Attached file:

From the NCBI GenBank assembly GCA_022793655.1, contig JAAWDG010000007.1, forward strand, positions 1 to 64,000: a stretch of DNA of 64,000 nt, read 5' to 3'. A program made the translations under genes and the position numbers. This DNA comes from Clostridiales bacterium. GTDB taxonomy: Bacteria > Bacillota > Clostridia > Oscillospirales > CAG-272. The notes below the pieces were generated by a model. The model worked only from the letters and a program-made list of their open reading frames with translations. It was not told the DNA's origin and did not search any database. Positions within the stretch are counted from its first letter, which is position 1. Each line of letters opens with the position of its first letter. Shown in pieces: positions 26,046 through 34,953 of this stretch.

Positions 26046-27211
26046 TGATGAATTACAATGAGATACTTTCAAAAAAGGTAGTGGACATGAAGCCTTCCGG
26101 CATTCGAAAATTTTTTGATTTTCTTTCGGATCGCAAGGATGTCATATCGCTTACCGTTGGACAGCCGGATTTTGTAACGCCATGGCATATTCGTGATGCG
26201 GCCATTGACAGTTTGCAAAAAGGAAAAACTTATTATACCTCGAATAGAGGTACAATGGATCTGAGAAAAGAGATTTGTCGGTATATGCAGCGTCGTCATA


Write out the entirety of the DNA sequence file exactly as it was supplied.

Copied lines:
From the NCBI GenBank assembly GCA_022793655.1, contig JAAWDG010000007.1, forward strand, positions 1 to 64,000: a stretch of DNA of 64,000 nt, read 5' to 3'. A program made the translations under genes and the position numbers. This DNA comes from Clostridiales bacterium. GTDB taxonomy: Bacteria > Bacillota > Clostridia > Oscillospirales > CAG-272. The notes below the pieces were generated by a model. The model worked only from the letters and a program-made list of their open reading frames with translations. It was not told the DNA's origin and did not search any database. Positions within the stretch are counted from its first letter, which is position 1. Each line of letters opens with the position of its first letter. Shown in pieces: positions 26,046 through 34,953 of this stretch.

Positions 26046-27211
26046 TGATGAATTACAATGAGATACTTTCAAAAAAGGTAGTGGACATGAAGCCTTCCGG
26101 CATTCGAAAATTTTTTGATTTTCTTTCGGATCGCAAGGATGTCATATCGCTTACCGTTGGACAGCCGGATTTTGTAACGCCATGGCATATTCGTGATGCG
26201 GCCATTGACAGTTTGCAAAAAGGAAAAACTTATTATACCTCGAATAGAGGTACAATGGATCTGAGAAAAGAGATTTGTCGGTATATGCAGCGTCGTCATA